Patty was sleeping soundly when she heard her seven-year old twin sons shouting, “Mom! Dad! Come quickly.”   At the same time, their two-year old beagle, Duchess, started barking.

Her heart pounding, Patty raced to the racket now being produced by this energetic trio.  As she arrived she saw her sons and Duchess looking out of their back window to see a beautiful female deer eating from their bird feeder, just 30 feet away. The entire family was involved in a bird counting exercise and had noticed, several times, that the bird feeder was “wiped out” overnight. This mystery was now solved.

The entire family agreed that it was hard to be angry at the doe, as deer are such beautiful creatures.

Figure 1.  A Female Deer at the Bird Feeder at Patty’s House

 

It was 6:15 am and it didn’t seem to make sense to go back to bed.  So, Patty stayed up and was off to Ivy U in less than 30 minutes.

Patty had a rather light week as she had guest speakers for her two lectures.  However, she was sitting in for one of the engineering school’s senior professors later in the day.  This fellow prof had asked her to sub for him as he was called to an emergency meeting overseas.  Her topic was manufacturing processes; one with which she felt very comfortable.  But, she had to admit to being a bit nervous sitting in for one of Ivy U’s most famous professors.

As was her usual practice, Patty checked her email first.  After going through the first 5 or 6, she saw an email with the subject header, “Ivy U Professor Wins Prestigious Queen Elizabeth Prize for Engineering.”  As she opened the article, she was stunned as she saw a photo of the professor for whom she was substituting later in the day.  The article went on to explain that this prize was like the “Nobel Prize” for engineering.

As she finished her emails she was relishing the thought of having a less hectic day and week ahead.  Maybe she would even have time to read the Wall Street Journal during a relaxing lunch.  Suddenly, her phone rang, startling her a little.  She picked up the receiver to hear a familiar voice.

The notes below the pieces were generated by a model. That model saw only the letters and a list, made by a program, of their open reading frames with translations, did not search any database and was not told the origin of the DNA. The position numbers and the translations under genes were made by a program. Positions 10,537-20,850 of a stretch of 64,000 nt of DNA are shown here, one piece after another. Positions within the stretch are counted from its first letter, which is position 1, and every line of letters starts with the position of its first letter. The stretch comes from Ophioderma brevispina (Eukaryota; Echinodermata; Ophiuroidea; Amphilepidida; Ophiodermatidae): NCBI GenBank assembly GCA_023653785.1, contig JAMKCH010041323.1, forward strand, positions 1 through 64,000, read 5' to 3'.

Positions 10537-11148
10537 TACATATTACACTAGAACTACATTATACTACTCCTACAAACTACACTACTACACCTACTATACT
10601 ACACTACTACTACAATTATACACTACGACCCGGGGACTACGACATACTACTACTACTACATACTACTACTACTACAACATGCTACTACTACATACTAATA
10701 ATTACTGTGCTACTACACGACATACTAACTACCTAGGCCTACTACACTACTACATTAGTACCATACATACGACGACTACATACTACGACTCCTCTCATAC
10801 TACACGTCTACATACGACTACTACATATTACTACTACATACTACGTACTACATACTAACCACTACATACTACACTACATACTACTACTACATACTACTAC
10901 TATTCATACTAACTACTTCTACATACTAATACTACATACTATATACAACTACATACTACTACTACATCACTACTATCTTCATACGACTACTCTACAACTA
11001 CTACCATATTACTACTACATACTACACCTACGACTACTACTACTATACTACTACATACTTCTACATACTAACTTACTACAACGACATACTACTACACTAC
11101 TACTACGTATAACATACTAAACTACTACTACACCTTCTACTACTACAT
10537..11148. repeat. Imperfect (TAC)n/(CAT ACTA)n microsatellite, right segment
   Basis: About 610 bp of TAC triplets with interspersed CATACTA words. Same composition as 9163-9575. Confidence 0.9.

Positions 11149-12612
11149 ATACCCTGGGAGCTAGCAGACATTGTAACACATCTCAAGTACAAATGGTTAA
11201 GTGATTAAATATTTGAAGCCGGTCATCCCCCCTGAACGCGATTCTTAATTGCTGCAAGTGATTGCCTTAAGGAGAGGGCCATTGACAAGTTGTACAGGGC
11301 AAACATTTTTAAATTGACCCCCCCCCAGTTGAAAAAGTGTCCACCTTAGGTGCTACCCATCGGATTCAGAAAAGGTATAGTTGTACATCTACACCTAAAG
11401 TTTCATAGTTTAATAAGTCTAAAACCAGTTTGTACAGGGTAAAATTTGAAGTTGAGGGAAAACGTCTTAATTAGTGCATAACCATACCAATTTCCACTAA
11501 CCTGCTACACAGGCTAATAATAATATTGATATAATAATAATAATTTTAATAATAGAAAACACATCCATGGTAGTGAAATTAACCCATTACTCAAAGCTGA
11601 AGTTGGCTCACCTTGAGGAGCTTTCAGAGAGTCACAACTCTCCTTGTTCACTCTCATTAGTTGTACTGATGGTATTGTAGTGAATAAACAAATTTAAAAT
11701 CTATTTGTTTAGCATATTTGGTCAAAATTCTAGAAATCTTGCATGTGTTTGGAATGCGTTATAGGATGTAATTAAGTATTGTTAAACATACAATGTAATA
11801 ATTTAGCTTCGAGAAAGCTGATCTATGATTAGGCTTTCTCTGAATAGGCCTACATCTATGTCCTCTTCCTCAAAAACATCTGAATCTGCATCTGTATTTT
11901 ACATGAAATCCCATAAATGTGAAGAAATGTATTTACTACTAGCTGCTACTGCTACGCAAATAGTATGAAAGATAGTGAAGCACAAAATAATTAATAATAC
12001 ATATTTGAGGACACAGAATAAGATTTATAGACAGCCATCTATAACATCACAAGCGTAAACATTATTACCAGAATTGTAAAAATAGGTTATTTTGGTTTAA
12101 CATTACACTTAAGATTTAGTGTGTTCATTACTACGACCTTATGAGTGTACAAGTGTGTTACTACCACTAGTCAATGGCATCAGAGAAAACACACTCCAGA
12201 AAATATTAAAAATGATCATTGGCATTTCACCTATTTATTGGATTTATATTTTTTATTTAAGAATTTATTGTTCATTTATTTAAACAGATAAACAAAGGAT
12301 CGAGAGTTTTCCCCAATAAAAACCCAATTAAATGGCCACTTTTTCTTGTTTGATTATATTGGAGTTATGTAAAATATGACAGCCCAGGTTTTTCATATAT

“Professor Coleman, this is your most faithful student Mike Madigan,” Madigan cheerfully said.

Madigan was CEO of ACME at large electronics assembly contractor. Patty worked at ACME before becoming a professor at Ivy U. Her husband, Rob, and sidekick, Pete, were also ACME employees, but were now all at Ivy U.  Pete was a research assistant and Rob was just becoming a research professor.  Although they all enjoyed their time at ACME, they were much happier at Ivy U.  All three had a part-time consulting contract with ACME and Madigan was typically their main contact at their former employer.

“Mike! What’s up?” Patty said cheerfully.

“We are evaluating a new solder paste and I’m concerned we might make a mistake if we switch,” Mike responded.

“How so?” Patty asked.

“Well, we agreed that consistency in the transfer efficiency (TE) of the stencil printed deposits was the most important criteria,” Madigan began.

“That sounds reasonable as most of our past work has shown that a consistent TE is a strong determinant of high first-pass yields,” Patty responded.

“Right! But the difference between the pastes is only two percent. The old paste has a Cpk of 0.98 and the new paste 1.00,” Mike went on.

“I sense there is more to the story,” Patty suggested.

“Yeah. The new paste has a poorer response to pause,” Madigan said.

“Yikes!” Patty almost shouted.

Patty had shown, time and time again, that poor response-to-pause in the stencil printing process can hurt productivity and lower profitability considerably.

“My sense is the two percent difference in Cpk, might not be significant,” Mike suggested.

“Mike, I think you are on to something. What printing specs were you using and how many samples did you test?” Patty asked.

“The lower TE spec was 50% and the upper 150%. We tested 1,000 prints,” Madigan answered.

“Let me do some homework and I’ll get back to you,” Patty said.

“One problem. Can you get back by 3 pm today? The new solder paste supplier is coming for a meeting at 4PM and is pressing us,” Mike pleaded.

“OK. Will do,” Patty said, sighing a bit.

“There goes my somewhat relaxing day,” she thought.

It was a good thing she had already prepared her lecture and that it was scheduled for 4:30PM.

For several hours Patty thought and searched through some textbooks on statistical process control.  Finally, she came upon the solution to the problem in Montgomery’s Introduction to Statistical Quality Control.

“Perfect!” she thought.

She did finish early enough that she could read the WSJ over lunch, marveling, as always, that she was the only person her age that enjoyed reading a real newspaper.

She called Madigan at 3 pm.

“Mike, I think I have your answer.  I found a formula to calculate the confidence intervals of Cpks,” Patty started.